Event Calendar

November  2017
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Mounted SAR Capabilities

 

Applications for Mounted Teams in Search and Rescue Operations:

  • Can work with other search resources to compliment efforts as they provide elevated perspective
  • Hasty team
  • Perimeter sweep
  • Search known trail, ridges, drainage’s
  • Transport missing persons out
  • Locate unmapped trails
  • Establish trail and road blocks
  • Provide containment resources
  • Slow/thorough (or quick hasty search) off-trail searching in fields and open woods
  • In brush/tall grass, can perform sweeps quicker than ground searches with added benefit of elevated perspective (note on the brush: if it is thick to the point where you have to crawl under it, to get through it, horses are not the best resource)
  • Can be utilized as a relay (sent to high point to relay communications)

 

Applications where Mounted Teams are not the best resource:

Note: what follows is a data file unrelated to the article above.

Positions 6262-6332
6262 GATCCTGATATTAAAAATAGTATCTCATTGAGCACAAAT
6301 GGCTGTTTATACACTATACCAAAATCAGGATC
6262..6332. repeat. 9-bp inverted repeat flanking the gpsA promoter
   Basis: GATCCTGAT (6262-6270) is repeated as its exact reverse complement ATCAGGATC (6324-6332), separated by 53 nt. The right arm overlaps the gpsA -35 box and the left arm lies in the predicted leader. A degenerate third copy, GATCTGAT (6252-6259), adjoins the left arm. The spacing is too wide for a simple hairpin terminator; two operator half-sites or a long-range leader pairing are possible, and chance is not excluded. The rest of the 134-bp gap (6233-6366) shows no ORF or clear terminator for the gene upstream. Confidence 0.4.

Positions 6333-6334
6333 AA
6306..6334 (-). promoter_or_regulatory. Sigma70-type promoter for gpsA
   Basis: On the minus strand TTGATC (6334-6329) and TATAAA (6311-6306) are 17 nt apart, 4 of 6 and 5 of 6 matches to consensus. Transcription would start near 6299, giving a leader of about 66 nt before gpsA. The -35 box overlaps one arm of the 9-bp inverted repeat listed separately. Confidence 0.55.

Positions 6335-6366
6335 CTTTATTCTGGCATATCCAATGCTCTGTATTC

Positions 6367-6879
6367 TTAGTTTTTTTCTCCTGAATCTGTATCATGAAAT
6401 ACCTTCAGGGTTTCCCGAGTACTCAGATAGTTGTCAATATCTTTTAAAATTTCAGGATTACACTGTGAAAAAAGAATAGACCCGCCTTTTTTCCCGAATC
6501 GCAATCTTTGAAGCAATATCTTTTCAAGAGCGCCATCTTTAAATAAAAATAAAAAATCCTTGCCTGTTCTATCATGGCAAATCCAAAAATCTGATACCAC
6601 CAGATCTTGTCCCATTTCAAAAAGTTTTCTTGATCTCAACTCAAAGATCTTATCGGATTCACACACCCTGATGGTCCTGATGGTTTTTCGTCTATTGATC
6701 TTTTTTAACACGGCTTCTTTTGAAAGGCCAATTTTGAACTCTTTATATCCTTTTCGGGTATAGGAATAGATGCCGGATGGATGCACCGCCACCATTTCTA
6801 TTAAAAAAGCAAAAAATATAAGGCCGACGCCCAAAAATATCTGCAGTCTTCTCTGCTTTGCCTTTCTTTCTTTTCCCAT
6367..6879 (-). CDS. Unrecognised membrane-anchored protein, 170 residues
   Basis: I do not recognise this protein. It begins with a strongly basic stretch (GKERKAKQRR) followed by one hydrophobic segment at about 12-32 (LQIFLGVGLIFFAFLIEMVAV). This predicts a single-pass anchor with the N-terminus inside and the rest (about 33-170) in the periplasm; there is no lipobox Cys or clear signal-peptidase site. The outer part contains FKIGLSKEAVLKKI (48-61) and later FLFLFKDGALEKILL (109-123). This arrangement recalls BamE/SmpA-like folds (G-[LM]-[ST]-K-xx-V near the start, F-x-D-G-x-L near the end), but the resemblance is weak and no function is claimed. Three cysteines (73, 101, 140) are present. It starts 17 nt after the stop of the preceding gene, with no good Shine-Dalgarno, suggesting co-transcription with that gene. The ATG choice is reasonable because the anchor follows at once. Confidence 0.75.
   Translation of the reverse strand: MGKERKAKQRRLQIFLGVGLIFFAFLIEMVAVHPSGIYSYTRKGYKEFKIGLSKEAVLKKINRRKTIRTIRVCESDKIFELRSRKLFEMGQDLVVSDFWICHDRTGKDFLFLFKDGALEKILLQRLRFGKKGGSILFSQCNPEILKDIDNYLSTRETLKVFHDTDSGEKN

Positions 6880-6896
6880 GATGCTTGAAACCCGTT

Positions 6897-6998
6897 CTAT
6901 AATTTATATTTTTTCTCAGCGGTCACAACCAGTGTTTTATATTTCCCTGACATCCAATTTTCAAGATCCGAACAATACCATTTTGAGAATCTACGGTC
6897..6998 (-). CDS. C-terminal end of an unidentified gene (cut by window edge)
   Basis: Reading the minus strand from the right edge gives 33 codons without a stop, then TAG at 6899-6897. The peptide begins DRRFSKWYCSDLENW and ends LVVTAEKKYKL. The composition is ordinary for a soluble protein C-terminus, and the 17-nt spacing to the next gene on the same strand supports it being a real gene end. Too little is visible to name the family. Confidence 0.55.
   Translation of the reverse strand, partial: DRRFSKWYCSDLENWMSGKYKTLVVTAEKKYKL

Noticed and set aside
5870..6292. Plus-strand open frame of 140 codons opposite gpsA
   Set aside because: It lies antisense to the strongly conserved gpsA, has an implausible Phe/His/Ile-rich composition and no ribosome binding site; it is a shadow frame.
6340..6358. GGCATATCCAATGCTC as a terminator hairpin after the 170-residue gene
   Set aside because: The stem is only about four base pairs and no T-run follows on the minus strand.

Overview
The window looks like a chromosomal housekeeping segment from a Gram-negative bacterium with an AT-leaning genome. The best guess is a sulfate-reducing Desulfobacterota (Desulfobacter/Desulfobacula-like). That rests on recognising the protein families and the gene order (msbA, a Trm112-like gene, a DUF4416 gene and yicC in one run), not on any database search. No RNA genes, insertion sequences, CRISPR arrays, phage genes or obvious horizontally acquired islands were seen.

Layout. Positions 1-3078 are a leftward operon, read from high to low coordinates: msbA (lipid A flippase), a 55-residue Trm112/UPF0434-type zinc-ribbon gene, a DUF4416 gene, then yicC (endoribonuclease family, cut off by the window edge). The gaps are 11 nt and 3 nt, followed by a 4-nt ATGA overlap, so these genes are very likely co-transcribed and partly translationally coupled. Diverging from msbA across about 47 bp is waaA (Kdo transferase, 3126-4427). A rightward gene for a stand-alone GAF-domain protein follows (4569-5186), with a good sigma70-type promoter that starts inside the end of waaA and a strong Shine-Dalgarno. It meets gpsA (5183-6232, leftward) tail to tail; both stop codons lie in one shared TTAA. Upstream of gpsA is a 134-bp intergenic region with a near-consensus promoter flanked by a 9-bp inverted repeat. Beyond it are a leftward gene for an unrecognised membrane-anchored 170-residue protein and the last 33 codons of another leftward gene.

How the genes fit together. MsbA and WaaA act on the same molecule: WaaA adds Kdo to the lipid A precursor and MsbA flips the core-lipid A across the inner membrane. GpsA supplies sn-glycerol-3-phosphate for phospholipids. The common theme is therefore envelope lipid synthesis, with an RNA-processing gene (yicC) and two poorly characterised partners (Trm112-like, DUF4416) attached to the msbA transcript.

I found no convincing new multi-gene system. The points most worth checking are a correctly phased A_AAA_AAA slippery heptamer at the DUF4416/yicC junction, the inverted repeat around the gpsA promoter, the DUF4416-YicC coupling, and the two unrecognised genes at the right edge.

• Urban environments (can help with some street/trail work especially if there is an urban/rural interface section – depends on the urban area)
  • Water / Cave / Swamp
  • Technical — steep rock/ice/ snow

 

What to expect from NGMSAR:

  • Able to camp overnight
  • Carry first aid and survival gear when riding/searching
  • Riders trained in search theory, clue awareness and other basic SAR skills
  • Members are First Aid/CPR trained, Portion of team is trained to First Responder level
  • Horses are acclimated to environment we will be operating in

 

What we need from an Authority Having Jurisdiction:

  • As much advance notice as possible
  • Area that is relatively flat and solid where we can park trucks and trailers
  • If possible, area to put up portable corrals or set up picket lines (rope strung between trees where horses are tied).  Horses can be tied to trailers as needed.

 

Note: Transportation to the search area can become problematic to some degree-depends on access points to the search and staging areas.

 

 

Resources:

“Handbook for Managing Land Search Operations” by Robert “Skip” Stoffel

“Urban Search” by Christopher Young and John Wehbring